Sheep Street (south): Nos 39-43 (formerly Culverclose)
In contrast to the houses further east, buildings from here to the end of Sheep Street resulted from 16th- and 17th-century development of what was then largely open land.
In the 15th and 16th centuries the site of Nos. 39–43 was part of a large pasture field next to the road, enclosed by a wall and hedge. It was called Culverclose (i.e. Dove Close) after a nearby dovecote. Thomas Poole left it to his wife and then to charity trustees in 1500, and in 1580 it was leased to Ralph Wisdom, who built four houses along the frontage by 1598. In 1630 the close and four houses were leased to Edmond Redman of London, gent, and by 1659 (when the charity trustees leased the houses and close separately) there were evidently five houses.
Probably these were the houses known later as Nos. 39, 41, and 43, along with a since-demolished house further west. The gabled façade of No. 39 links two much-altered late 16th-century houses, which were probably united in the mid 18th century when this was the Golden Fleece inn. The inn closed c.1862, and in the 1880s–1910s the house was occupied first by a laundress and later by a journeyman cooper. The 17th-style doorway and mullion windows are 1930s replacements. No. 41 next door was built c.1600 and refronted in the 18th century, having been let to yeoman farmers. Successive 19th-century occupiers included an agricultural labourer, a baker, and a former schoolmistress.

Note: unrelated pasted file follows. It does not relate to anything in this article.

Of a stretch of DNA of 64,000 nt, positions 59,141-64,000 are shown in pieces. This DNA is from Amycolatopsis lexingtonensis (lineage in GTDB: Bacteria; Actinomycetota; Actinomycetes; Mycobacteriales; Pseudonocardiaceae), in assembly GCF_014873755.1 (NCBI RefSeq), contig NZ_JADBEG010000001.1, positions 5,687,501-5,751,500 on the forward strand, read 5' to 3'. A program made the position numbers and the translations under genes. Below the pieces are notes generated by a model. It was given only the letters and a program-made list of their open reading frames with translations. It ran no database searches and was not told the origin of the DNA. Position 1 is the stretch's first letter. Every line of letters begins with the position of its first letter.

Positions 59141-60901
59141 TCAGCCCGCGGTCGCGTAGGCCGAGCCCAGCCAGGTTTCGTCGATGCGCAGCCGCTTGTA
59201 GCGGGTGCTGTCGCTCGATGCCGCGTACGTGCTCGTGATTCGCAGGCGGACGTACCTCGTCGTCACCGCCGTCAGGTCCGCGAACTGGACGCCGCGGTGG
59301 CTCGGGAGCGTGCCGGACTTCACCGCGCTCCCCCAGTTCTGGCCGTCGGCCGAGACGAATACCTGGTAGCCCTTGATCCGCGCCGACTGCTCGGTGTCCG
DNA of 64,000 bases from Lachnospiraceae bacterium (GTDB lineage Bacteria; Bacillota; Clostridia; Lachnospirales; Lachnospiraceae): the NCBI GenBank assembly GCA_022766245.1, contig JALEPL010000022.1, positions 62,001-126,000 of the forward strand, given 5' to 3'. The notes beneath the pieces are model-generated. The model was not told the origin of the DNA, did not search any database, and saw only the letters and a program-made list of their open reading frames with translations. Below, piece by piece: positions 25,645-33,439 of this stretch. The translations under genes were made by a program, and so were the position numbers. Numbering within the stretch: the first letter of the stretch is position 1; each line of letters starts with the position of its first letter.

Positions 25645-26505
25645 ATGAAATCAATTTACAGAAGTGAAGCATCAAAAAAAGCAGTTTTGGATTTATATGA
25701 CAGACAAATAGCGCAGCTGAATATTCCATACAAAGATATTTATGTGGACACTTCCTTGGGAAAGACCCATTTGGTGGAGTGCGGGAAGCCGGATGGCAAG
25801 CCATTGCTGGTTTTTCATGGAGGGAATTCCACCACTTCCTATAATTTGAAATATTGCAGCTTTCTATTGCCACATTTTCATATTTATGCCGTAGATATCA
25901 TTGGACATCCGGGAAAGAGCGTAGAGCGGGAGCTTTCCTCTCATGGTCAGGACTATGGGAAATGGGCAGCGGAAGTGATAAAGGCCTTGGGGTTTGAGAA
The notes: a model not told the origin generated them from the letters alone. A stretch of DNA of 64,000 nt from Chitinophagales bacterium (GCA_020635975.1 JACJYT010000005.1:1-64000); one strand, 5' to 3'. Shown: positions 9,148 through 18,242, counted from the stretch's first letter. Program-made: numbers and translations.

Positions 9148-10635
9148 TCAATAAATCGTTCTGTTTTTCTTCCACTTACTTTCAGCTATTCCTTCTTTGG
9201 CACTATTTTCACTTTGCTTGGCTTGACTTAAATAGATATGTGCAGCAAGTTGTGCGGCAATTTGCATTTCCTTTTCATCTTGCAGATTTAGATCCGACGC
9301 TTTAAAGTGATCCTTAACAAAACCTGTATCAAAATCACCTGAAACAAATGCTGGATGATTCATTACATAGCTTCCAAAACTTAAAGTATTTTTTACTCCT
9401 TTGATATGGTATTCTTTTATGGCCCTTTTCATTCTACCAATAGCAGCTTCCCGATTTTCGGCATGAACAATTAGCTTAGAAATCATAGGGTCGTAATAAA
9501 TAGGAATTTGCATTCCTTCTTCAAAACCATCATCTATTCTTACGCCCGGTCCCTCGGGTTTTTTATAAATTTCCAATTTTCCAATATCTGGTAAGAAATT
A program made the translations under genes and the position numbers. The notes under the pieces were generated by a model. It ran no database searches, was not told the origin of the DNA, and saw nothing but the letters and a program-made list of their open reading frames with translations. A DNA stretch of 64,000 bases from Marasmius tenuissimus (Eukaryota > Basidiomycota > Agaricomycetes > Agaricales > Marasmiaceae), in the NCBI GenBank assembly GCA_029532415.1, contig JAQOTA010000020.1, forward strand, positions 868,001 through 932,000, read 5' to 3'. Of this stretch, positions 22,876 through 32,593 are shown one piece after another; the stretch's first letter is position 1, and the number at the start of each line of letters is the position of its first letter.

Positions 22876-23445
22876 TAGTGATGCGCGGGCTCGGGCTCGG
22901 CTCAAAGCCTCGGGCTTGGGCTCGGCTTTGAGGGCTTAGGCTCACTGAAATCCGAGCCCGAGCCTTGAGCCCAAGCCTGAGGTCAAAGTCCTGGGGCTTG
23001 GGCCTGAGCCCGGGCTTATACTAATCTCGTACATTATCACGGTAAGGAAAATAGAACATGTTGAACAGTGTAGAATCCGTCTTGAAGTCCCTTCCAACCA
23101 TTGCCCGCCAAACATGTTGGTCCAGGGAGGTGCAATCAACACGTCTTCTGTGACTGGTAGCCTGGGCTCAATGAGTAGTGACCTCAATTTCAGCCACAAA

No. 43, also of c.1600, was let between 1659 and 1707 to a chapman, yeoman, and hatter. It was remodelled as two labourers' cottages in the 19th century, and reverted to single occupancy in the 20th. The fifth house was documented from 1659, and housed labourers, a shoemaker, and a Greenwich pensioner in the 19th century. In the early 20th it probably included Henry Bond’s bell foundry, which later moved to Witney Street. The building was later demolished.
See: RH Gretton, The Burford Records (1920), 334, 336, 339–40, 342, 351–2, 355–9, 519; M Laithwaite, 'The Buildings of Burford', in A Everitt, (ed), Perspectives in English Urban History (1973) 64; Listed Buildings Description